I think the Mets saw Vic Black as a “closer of the future” when they got him from the Pirates last year in the Byrd/Buck deal. He struggled mightily this spring and didn’t even make the team so maybe they’re just trying to build him up a little more before he gets his shot.

    • rayswhitesuit - Apr 24, 2014 at 12:42 PM

      Luckily, as a potential closer, he won’t be pitching in the first inning!

  6. yahmule - Apr 24, 2014 at 11:04 AM

    How many struggling starters have made the conversion to dominant closer @ the age of 33?

    I can count them on one finger.

    • jwbiii - Apr 24, 2014 at 11:08 AM

      John Smoltz was 34.

      • yahmule - Apr 24, 2014 at 11:17 AM

        To quote Joe Namath, “struggling” was the qualifier here. Smoltz was coming back from injury, but he was an excellent SP before and after his fireman duties.

    • dan1111 - Apr 24, 2014 at 11:42 AM

      There are plenty of pitchers who struggled as starters and then dominated as relievers.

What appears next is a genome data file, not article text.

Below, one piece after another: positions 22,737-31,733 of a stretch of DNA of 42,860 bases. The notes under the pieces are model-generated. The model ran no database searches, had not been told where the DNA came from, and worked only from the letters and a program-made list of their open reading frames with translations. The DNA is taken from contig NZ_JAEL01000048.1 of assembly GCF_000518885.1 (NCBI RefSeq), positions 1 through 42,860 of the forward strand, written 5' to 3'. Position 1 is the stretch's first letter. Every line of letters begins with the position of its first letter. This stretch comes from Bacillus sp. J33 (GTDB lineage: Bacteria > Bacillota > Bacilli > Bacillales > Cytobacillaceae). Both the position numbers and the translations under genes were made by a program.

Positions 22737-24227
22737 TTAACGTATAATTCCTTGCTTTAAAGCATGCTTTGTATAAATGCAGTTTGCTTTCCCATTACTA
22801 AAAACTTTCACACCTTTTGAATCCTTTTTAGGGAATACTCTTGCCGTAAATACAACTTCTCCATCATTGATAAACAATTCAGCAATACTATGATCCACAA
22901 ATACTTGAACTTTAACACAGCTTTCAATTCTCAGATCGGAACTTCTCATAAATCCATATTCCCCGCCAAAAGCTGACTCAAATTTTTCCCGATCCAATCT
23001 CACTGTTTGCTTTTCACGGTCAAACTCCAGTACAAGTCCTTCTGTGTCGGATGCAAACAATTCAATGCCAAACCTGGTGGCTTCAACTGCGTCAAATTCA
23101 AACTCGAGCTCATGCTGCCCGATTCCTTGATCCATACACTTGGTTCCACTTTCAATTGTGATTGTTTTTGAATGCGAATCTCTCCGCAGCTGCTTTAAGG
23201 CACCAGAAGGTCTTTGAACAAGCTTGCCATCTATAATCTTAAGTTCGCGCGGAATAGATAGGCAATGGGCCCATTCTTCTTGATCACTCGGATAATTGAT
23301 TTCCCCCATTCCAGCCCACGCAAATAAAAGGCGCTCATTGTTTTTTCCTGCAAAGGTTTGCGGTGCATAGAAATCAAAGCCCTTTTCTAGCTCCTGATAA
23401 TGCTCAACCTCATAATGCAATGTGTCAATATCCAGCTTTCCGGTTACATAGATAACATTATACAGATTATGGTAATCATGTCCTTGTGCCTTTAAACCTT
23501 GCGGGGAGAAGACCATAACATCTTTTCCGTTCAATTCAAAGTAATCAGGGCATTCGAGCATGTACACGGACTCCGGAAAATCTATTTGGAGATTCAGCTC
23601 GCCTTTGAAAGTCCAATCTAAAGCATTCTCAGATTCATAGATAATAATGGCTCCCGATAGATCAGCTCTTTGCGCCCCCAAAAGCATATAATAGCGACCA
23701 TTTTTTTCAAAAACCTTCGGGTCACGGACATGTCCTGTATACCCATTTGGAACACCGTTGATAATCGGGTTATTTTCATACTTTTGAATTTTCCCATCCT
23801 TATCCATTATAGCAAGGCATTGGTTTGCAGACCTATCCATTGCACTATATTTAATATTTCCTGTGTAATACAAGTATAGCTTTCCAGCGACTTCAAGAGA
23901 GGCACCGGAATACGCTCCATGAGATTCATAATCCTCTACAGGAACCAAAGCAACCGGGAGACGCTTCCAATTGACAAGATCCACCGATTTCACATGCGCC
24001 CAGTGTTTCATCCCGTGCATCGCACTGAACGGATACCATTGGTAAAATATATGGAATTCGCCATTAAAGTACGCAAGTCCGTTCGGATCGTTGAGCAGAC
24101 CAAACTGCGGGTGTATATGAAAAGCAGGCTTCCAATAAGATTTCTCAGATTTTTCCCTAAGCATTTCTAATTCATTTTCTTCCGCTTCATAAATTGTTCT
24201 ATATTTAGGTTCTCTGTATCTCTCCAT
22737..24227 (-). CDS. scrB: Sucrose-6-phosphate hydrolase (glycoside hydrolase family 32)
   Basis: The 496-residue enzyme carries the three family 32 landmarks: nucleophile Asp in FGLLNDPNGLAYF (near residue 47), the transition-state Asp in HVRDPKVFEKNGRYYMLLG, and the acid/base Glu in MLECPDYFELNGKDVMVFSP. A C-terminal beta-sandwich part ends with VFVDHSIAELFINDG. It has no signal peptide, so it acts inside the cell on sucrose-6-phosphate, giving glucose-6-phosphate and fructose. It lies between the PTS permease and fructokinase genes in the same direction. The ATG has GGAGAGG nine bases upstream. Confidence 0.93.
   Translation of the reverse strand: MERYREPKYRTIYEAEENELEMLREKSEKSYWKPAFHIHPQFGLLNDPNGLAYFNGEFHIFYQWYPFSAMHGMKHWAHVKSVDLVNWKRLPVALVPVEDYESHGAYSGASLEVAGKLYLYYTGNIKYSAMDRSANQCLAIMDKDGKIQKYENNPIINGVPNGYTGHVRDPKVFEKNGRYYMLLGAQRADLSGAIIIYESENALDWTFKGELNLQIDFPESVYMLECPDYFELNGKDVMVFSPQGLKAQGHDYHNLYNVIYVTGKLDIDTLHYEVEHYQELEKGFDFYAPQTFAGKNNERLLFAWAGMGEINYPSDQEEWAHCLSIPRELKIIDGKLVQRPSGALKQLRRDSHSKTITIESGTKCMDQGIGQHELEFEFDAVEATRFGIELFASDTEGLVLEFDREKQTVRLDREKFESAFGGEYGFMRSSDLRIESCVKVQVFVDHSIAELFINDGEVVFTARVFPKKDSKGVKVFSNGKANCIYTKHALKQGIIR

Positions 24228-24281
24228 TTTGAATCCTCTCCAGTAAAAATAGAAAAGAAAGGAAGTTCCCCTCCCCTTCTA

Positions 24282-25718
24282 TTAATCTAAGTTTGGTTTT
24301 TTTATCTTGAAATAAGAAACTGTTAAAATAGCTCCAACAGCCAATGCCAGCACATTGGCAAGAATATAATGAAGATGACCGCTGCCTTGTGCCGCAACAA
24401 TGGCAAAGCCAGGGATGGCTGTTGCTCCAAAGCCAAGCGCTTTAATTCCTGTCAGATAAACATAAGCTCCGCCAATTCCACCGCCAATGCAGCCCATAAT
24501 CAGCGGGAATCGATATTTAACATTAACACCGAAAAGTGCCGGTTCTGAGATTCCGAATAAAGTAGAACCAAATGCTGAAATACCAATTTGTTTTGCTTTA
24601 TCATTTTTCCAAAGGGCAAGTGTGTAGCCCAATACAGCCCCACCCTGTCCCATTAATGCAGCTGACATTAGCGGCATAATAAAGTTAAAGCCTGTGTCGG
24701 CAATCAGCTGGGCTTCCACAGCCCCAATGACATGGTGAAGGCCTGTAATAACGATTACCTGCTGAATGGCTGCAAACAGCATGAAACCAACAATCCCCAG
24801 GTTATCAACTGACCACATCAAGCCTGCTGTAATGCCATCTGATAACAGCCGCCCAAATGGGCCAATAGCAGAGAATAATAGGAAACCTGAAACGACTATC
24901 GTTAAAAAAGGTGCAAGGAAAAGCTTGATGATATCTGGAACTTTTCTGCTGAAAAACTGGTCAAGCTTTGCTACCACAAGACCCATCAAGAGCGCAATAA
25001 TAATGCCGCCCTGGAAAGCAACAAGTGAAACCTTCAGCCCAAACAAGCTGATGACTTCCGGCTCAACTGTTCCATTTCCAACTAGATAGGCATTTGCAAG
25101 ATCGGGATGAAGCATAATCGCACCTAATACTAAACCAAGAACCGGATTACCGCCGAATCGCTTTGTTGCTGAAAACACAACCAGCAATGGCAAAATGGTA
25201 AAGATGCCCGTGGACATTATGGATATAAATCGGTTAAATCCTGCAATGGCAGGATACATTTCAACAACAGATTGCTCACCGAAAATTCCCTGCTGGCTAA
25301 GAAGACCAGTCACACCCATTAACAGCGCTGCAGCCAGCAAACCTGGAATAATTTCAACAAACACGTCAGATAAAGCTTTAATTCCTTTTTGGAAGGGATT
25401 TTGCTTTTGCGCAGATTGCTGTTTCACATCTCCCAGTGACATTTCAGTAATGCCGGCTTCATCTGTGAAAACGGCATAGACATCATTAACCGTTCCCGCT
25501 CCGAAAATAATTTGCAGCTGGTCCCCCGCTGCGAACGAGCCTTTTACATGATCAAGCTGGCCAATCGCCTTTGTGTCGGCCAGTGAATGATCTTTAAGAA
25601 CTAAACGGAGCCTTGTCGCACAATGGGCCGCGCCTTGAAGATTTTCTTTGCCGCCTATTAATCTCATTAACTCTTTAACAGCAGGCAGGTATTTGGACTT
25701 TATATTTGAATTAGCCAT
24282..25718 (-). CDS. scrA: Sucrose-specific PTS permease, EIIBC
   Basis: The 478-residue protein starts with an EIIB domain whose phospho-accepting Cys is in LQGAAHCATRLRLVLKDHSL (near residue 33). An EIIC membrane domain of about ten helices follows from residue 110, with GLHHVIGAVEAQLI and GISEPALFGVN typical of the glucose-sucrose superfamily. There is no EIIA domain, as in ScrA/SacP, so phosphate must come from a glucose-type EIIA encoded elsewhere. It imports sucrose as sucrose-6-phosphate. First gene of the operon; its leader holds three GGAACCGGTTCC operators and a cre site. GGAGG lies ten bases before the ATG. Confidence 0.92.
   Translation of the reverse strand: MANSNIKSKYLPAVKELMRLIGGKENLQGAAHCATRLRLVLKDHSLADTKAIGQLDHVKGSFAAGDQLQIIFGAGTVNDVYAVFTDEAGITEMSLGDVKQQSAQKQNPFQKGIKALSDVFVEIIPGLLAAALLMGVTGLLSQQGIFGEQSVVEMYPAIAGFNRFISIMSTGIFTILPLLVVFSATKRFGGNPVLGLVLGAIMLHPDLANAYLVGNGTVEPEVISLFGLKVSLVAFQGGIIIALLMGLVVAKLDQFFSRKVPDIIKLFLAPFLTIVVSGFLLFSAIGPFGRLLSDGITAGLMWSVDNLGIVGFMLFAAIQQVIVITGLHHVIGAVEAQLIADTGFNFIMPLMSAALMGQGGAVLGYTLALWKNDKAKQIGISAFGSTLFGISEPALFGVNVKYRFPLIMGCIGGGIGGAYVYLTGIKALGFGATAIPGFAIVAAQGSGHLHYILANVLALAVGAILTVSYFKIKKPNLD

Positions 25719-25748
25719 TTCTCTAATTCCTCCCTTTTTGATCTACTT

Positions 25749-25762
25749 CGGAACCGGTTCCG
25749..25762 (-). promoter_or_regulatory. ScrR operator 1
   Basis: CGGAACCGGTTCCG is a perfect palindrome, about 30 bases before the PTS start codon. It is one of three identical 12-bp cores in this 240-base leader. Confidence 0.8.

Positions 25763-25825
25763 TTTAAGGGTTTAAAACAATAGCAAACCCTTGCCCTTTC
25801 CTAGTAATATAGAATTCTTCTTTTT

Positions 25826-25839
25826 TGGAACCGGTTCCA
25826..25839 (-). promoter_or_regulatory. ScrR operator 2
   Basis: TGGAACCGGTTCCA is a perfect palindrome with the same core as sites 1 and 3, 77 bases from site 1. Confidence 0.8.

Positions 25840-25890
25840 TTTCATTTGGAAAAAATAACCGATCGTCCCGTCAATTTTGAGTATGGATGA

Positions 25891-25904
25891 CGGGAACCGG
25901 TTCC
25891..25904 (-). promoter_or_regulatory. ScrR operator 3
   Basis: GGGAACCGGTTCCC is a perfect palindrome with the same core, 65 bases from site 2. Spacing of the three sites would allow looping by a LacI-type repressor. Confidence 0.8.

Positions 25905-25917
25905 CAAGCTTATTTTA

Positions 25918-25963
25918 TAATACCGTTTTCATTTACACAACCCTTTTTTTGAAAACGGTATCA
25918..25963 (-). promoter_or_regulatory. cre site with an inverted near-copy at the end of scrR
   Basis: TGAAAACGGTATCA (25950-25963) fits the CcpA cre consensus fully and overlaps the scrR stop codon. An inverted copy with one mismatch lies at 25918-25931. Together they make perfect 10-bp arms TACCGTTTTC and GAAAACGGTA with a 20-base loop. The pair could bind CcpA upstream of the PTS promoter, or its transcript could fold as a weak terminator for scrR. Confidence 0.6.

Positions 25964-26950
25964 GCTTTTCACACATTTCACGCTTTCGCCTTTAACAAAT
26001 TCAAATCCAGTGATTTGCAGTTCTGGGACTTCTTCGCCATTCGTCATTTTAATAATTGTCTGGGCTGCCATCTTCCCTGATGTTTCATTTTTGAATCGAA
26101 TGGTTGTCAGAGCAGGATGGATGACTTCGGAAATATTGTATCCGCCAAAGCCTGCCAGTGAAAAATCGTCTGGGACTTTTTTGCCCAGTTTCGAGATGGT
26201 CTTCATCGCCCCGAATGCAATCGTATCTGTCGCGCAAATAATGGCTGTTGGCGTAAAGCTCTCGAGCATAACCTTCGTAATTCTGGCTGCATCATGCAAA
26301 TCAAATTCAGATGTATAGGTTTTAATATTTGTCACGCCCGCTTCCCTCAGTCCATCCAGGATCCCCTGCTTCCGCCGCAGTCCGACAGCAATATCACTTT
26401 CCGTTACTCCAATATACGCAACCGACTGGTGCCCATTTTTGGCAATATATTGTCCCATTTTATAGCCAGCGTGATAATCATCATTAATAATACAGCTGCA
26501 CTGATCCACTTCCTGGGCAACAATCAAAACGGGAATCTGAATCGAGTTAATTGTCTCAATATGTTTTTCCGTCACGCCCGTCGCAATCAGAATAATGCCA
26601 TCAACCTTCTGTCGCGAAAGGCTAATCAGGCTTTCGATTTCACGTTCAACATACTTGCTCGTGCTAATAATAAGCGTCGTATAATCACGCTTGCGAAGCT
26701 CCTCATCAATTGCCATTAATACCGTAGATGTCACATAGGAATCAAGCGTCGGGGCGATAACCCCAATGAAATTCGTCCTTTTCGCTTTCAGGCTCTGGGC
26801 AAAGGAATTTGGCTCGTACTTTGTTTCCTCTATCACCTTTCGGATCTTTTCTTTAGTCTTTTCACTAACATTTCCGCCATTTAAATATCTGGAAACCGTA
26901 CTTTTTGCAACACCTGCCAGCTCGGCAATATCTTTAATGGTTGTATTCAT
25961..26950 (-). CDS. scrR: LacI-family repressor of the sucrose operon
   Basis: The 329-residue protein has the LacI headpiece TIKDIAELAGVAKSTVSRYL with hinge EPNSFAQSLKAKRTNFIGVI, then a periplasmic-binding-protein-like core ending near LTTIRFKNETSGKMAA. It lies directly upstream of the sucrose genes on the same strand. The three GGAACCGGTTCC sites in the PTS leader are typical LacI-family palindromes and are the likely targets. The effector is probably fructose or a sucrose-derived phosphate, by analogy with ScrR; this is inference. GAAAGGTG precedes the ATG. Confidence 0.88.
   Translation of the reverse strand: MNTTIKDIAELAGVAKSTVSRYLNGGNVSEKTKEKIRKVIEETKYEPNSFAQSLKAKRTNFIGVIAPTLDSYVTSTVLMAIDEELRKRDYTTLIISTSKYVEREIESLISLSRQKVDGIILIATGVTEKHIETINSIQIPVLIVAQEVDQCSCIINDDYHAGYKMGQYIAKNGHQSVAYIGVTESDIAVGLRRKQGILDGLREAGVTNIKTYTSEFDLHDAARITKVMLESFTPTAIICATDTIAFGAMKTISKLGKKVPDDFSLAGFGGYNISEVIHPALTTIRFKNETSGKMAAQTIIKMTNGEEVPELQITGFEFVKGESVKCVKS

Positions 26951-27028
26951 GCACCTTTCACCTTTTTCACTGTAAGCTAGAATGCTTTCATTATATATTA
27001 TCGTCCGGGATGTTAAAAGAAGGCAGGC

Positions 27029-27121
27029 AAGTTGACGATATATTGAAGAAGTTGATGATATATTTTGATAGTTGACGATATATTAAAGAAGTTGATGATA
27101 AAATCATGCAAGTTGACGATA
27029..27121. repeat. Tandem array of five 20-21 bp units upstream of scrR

Joe Nathan, Mariano Rivera, and Eric Gagne all struggled as starters before becoming outstanding closers. Isringhausen struggled and had injuries as a starter before becoming a dominant closer. They all started for just a season or two, though.

      Latroy Hawkins and Jose Mesa each pitched over 500 terrible innings as a starter before being converted to relatively successful relievers. More recently, Luke Hochevar was horrible as a starter for an extended period, then dominated as a reliever last season.

      • yahmule - Apr 24, 2014 at 12:07 PM

        Nathan, Rivera and Izzy converted before they were 30, so did the PED creation Gagne. You concede the other guys you mentioned fell short of any reasonable definition of dominant, so, yeah, Eck is the only guy to do it at the age Matsuzaka is now. Eck also had a way more successful run as starter than Dice. Better than everybody we’ve mentioned here actually.

  7. jwbiii - Apr 24, 2014 at 11:05 AM

    On the bright side, closers only throw about 60 innings, so that’s fewer painfully slow innings for Mets fans than if he were starting.

  8. insidefastball - Apr 24, 2014 at 11:37 AM

    This could be entertaining

    • sdbunting - Apr 25, 2014 at 12:25 AM


  9. matt14gg - Apr 24, 2014 at 12:06 PM

    Gonna be awful tough for a guy who hates to throw strikes to be a closer.

  10. nymets4ever - Apr 25, 2014 at 8:14 AM

    Aaaand Dice-K just got his first Major League save yesterday. Meanwhile, you’re still nothing more than a skinny little two-bit blogger clown, son. I bet you’re fuming right now that Dice-K proved your ass dead wrong. Haha